Sigmund watched them emerge outside again, into the late day sun, still carrying the dazzling moments with them, chattering about the things they had seen. Children would look every bit as awed and amazed as he’d advertised, and he was glad to see wonder in their eyes. Children who learned wonder would dream a fine future, no matter that no one understood what that looked like. He sent them all off with a silent blessing and gratitude.
The hard work of traveling show business doesn’t finish with the curtain calls and the audience leaving. Animals still need to be fed and settled into cages. Costumes must be carefully refolded and packed, props stored for travel, all made ready for an early morning train ride to the next town, the next show. Dusk faded to twilight as everyone finished their tasks, and the animals fell asleep to the soft sound of a calm ocean. Even the tigers and the lion.
The steady fresh breeze that had blown most of the day dropped off to nothing with the setting sun. Bright pennants that had waved from high atop the roof of the boardwalk amusements hung down motionless, their color draining in the coming dark. The nearly empty street seemed much wider now, and all the bustle of the day seemed an illusion. More real was the lamplight that fell from windows as the town quieted for the night. Any normal night, the members of the circus would have retired as well, to rest most earned, but this night was Sigmund’s one chance to visit the ocean.
Once he decided all around him was settled to his satisfaction and his day officially done, he started to walk. He never said where he was going, and he issued no invitation, but one by one across the camp, the others joined him. A motley crew, they walked in silence down the very same street they had paraded, past quiet cottages and closed shops.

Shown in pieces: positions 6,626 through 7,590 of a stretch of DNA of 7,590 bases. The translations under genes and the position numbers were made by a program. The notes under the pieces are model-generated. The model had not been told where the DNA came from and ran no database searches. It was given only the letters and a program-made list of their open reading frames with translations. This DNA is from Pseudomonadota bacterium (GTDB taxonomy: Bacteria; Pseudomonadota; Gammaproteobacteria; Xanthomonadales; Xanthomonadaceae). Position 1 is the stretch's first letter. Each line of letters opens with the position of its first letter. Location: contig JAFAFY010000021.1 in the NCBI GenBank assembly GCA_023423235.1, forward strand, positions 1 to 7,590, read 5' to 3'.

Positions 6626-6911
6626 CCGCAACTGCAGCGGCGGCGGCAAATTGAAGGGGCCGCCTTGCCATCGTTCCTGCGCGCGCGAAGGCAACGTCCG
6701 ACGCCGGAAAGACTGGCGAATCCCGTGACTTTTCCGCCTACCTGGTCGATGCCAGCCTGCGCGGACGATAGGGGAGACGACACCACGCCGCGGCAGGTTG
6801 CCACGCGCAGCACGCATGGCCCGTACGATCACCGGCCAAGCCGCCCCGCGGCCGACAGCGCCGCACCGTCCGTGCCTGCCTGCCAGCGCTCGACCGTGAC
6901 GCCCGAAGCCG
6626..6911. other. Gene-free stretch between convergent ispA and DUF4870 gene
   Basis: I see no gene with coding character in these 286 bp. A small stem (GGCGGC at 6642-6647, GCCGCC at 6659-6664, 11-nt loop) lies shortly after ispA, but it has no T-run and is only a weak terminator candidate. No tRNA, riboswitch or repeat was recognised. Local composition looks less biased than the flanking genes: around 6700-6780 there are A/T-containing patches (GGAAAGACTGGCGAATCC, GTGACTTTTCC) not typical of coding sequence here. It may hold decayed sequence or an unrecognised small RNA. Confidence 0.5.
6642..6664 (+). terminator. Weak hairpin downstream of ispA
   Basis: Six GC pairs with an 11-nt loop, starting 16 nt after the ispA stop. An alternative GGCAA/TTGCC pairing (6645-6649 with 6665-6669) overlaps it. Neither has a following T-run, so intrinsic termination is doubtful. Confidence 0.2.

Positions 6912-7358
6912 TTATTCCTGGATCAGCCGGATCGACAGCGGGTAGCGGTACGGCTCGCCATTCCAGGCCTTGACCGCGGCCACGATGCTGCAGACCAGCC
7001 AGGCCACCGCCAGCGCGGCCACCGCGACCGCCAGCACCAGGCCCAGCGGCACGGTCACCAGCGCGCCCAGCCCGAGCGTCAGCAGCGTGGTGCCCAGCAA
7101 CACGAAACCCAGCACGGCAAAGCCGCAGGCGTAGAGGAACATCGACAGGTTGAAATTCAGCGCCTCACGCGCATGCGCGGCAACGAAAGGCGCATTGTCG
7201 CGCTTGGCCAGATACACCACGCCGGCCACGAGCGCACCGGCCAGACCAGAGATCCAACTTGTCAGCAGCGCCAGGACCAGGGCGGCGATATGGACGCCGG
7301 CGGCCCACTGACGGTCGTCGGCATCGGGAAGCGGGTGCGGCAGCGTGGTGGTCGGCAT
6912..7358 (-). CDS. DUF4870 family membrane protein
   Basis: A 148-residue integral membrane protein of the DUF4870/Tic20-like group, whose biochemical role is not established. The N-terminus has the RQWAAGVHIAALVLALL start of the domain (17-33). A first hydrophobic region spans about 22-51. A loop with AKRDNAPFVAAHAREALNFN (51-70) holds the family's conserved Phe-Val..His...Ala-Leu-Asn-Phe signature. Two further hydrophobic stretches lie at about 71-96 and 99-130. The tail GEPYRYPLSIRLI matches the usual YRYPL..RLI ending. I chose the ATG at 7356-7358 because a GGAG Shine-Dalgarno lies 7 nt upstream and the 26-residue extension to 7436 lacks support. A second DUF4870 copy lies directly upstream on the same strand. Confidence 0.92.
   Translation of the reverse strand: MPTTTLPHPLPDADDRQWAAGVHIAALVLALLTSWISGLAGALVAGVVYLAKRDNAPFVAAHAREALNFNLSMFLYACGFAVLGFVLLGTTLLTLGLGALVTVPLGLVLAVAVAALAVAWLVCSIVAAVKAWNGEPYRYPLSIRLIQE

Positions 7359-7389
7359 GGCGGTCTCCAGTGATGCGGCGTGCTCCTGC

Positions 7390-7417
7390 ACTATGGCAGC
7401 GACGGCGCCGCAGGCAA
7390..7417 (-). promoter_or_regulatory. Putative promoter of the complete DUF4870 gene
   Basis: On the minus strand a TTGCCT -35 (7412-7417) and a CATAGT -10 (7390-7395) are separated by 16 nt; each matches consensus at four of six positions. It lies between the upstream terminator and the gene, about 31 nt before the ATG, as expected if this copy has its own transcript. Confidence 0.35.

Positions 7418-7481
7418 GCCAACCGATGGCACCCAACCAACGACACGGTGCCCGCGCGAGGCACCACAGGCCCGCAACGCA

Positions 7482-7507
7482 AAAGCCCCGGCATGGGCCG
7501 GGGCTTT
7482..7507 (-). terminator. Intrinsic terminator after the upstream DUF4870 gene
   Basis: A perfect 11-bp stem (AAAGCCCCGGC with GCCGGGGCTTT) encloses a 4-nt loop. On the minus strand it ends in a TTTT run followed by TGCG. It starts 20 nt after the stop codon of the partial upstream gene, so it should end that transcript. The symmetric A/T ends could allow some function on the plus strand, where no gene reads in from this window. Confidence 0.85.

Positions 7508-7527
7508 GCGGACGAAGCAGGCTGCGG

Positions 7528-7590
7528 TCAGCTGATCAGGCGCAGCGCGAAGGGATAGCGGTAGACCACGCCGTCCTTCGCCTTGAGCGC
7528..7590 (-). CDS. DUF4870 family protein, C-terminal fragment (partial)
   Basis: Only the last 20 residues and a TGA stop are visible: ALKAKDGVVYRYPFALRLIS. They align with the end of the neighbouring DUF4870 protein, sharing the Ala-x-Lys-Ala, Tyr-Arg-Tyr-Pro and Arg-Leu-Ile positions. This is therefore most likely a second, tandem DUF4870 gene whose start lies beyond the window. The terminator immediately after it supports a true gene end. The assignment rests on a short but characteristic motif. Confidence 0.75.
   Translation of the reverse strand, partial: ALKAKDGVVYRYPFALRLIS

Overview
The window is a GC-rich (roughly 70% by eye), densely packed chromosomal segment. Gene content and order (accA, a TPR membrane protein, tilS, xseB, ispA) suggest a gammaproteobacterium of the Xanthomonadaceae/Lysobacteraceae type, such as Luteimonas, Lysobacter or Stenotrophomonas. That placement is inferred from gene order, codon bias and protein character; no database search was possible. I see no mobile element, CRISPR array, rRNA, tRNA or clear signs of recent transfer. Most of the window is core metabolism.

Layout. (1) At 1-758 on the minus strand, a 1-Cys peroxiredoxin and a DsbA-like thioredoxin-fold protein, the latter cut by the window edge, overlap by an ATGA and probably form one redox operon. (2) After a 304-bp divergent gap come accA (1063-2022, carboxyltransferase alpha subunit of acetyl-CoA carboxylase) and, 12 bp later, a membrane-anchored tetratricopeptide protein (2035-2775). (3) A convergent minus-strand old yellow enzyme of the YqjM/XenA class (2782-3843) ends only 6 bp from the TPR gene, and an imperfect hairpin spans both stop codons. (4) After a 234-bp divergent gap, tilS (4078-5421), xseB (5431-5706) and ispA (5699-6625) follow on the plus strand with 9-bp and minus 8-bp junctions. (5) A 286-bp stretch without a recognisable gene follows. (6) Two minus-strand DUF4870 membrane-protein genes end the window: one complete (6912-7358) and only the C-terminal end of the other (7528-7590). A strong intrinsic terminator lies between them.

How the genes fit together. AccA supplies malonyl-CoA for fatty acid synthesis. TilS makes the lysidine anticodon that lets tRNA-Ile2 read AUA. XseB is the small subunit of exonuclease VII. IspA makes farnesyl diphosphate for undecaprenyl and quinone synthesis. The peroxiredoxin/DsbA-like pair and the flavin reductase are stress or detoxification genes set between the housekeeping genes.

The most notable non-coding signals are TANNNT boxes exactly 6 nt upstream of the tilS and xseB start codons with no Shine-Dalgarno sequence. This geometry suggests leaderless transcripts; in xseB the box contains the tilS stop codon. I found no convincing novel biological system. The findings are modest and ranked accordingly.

Sigmund loved the sea nearly as much as he loved the circus. The enormity of the ocean, full of wondrous and undiscovered things, tugged at his imagination. He inhaled the briny air with its hint of distant, exotic places and descended the stairs to the beach, his noiseless procession following. He had never understood his own homesickness for a place he’d never been. A life he hadn’t lived. But he had no regrets, even so. Who could have imagined the life he’d had, after all?
All lined at the land’s edge, staring eastward over the water, they stopped. Sigmund looked at his circus family. Fiona had slipped off her shoes and waded ankle-deep with skirt held aloft, eyes full of mermaid dreams, while Jack was watching her with eyes full of dreams of his own. Archie reached down to pick up a seashell and tuck it in his pocket. Geno and Giuseppe settled onto the sand, so still and quiet Sigmund knew they, too, were homesick for a homeland that lay far across the dark Atlantic.
Fernando, whose real name was Toby, was staring at the night’s first stars, coming into their own, impossibly high above. Sigmund wondered if he dreamed of flying that far and followed his gaze to the sky just in time to see a falling star.
“Oh,” said Fiona, hushed and reverent, as it streaked through the heavens, and everyone made their own wish deep in their heart.
Sigmund made no wishes for himself, being happy, but knowing the struggle of others to find it, he wished a general wish for all the souls below. They stood together in the gathering dark, taking their one chance to be awed and amazed, amazed and awed, under the endless big tent of the sky.
ABOUT THE AUTHOR
Terri's short stories and poetry have been published in more than a dozen anthologies. Her nonfiction memoir, A Random Soldier, was published in 2007. She was the recipient of a fellowship for emerging artist in fiction literature in 2013. She has recently completed two novels, an adult romance set in the 1980s, and a middle-grade fantasy.